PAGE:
1. Thank you so much for your articulate and thoughtful response. I would like to use on my FaceBook page. Not explicitly stated is the employers’ refusal to increase wages to offset their reduction of benefits which undermines the original contract negotiated with unions to which both agreed.

  2. Last night’s DOW Futures fell 1,100 following the President’s speech. It was his inability to offer a plan that spooked the markets. Defend him all you like, but most everyone recognizes the man is way out of his league. He’s perfect for big time wrestling, but not the White house.

    1. APPL is up nearly 12% today and numerous tech companies are up 15-20%.

      If Trump’s words were MATERIAL to the fall, please explain the gain?

      The point: the market is an impetuous juvenile that’s acting completely irrationally.

      1. Ronner, the announcement that Munchin was negotiating an aid package to be imminently passed by the House had a very big impact on the market. Everyone loves stimulus now.

        The market today more than ever is driven by automated trade triggers. Emotion and fear is what closes businesses and airports and stuff. Large market traders are almost always reactionary and model-driven.

        So the confused messaging from the feds is indeed whipsawing the market. Businesses can’t offer high confidence investor guidance at all.

  3. I’m in no way defending him personally, but to attribute the fall primarily to Trump is is absolutely no different than your position that attributes my words as a defense of Trump.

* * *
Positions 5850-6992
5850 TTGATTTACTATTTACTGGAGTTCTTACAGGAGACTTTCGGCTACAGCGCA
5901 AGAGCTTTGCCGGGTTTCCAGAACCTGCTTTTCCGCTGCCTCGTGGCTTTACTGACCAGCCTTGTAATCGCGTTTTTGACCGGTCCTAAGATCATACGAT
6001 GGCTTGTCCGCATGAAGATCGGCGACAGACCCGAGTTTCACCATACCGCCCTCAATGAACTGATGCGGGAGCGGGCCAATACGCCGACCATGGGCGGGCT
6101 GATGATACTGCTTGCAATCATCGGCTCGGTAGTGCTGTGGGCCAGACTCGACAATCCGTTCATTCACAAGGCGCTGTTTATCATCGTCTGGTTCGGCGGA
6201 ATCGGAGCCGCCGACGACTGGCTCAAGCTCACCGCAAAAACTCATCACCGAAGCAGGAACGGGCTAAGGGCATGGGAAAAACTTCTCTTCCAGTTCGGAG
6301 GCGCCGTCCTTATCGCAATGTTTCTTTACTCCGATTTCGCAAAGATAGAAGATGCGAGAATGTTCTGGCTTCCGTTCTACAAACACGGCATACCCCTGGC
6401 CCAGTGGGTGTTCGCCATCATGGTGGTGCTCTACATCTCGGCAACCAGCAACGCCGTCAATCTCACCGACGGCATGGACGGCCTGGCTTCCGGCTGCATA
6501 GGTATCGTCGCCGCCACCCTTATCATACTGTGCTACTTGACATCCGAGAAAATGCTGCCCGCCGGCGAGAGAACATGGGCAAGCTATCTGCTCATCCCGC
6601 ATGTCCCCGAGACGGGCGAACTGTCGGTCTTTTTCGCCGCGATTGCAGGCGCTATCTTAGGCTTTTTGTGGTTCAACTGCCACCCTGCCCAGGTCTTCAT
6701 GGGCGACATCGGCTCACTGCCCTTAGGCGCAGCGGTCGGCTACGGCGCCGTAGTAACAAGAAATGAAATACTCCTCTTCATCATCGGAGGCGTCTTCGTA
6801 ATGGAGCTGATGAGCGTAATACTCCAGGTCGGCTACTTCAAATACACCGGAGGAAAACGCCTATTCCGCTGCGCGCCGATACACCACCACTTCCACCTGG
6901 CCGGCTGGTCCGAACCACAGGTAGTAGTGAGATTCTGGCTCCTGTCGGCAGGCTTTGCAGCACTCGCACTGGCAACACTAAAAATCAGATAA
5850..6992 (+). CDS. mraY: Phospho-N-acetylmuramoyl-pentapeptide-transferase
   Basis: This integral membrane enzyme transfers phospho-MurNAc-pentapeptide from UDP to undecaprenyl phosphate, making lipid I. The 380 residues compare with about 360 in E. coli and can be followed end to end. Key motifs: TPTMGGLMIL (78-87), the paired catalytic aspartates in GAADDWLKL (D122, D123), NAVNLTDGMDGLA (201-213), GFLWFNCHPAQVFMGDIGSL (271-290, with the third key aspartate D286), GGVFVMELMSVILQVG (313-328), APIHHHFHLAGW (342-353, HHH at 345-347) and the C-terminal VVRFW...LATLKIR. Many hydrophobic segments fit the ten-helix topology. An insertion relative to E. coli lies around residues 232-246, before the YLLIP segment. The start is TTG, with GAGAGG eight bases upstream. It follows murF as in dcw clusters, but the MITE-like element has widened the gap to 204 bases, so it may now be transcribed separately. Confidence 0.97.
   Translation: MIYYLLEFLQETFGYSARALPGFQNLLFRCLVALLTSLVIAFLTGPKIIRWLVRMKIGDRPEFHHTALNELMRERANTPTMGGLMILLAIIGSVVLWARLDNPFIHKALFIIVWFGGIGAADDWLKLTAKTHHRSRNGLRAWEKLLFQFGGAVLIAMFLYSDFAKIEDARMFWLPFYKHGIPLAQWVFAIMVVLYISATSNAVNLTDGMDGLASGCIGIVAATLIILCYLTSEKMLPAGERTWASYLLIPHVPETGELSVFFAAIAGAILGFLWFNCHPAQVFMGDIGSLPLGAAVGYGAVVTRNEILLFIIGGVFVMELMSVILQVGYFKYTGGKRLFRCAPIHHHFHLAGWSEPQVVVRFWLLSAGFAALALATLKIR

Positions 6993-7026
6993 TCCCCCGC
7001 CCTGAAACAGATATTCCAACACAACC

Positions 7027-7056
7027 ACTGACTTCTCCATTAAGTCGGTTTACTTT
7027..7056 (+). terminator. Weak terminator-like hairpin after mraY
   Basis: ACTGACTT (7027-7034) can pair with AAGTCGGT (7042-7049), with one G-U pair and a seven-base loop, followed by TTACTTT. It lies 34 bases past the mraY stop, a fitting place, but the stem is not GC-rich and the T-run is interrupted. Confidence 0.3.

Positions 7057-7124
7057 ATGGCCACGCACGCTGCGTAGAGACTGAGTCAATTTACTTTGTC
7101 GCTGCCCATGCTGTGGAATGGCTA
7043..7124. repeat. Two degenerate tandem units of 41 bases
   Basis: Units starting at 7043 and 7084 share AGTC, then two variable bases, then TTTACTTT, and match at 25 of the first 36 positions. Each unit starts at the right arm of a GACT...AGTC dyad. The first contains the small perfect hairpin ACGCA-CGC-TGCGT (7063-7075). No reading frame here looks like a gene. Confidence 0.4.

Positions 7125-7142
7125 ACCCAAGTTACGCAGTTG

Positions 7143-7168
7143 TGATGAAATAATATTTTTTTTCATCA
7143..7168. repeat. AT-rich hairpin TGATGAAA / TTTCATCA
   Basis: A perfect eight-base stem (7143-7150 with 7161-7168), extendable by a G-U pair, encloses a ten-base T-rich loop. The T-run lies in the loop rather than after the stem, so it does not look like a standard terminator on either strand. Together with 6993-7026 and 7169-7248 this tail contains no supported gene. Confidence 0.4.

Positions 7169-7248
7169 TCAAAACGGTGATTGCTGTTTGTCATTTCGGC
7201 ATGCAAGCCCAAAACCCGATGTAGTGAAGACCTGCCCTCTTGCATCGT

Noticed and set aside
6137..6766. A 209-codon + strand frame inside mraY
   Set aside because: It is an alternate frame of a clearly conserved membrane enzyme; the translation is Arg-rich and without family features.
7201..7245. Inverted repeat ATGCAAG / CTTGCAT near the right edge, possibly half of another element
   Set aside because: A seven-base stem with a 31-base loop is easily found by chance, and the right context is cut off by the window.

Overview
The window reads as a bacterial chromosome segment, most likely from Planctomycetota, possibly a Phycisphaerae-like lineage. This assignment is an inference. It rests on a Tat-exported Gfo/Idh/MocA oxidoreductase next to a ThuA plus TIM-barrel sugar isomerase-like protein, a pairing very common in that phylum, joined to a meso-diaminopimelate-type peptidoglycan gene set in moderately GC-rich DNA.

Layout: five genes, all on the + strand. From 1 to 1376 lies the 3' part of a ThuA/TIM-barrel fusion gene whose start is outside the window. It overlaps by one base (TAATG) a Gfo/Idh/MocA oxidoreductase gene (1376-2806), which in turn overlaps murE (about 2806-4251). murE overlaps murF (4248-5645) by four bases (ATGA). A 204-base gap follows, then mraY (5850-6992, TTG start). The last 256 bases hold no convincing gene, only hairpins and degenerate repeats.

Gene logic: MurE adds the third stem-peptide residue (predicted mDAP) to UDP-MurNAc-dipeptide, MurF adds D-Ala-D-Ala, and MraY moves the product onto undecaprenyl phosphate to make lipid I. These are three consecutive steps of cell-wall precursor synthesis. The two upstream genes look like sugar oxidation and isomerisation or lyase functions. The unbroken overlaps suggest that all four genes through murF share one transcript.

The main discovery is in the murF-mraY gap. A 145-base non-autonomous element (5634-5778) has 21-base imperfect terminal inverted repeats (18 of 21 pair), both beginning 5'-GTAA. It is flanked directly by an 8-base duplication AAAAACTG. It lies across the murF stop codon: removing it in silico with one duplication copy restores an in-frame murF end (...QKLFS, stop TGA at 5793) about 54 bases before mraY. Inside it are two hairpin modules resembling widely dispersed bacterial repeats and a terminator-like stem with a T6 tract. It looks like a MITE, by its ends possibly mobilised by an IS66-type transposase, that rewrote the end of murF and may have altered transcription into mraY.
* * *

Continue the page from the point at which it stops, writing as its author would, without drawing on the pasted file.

The market is like a person awaiting the worst and will use ANYTHING to confirm their next move…positive, or negative. With that said, as a “glass-half-full,” the market’s ear is more ready to adopt the negative news.

    Let’s not forget…just a few days ago the market dropped significantly because of the Fed’s drop in rates. For years, such a move has assuaged and calmed the markets, as it’s most often been hope inducing. With the glass-half-full mindset, it was seen as just the opposite. “Things must be really bad,” concurred the market.

    There’s no country leader that’s “in the league” at this time. Controlling the beast isn’t a “snap of the finger” measure. The beast is calling the shots at this point and has been for years…in-spite of it appearing as a “merry-time.” The problem is deep and systematic and the solution is beyond ANY measure so far introduced.

    1. Ronner, please tell us what prompted the futures to flip from a positive trend to immediately downturn after the presidential speech?

      Not only does this president not have his facts straight, he wants to close the barn door after the critters have already infested it. There is no question that the latest sell off was prompted by the POTUS.

  4. As I said, the market awaits ANYTHING to make its next more. It’s like an irrational juvenile. Did you miss my words in comparison to the result of the Fed’s recent actions?

    If you think any man’s words at this time are going to magically set things straight, continue to enjoy the magic carpet ride. But, you need someone to blame…I understand, there’s a lot of such posturing out there. It’s human nature.

    This is larger that one’s man’s words and I am not unaware of Trump’s mumblings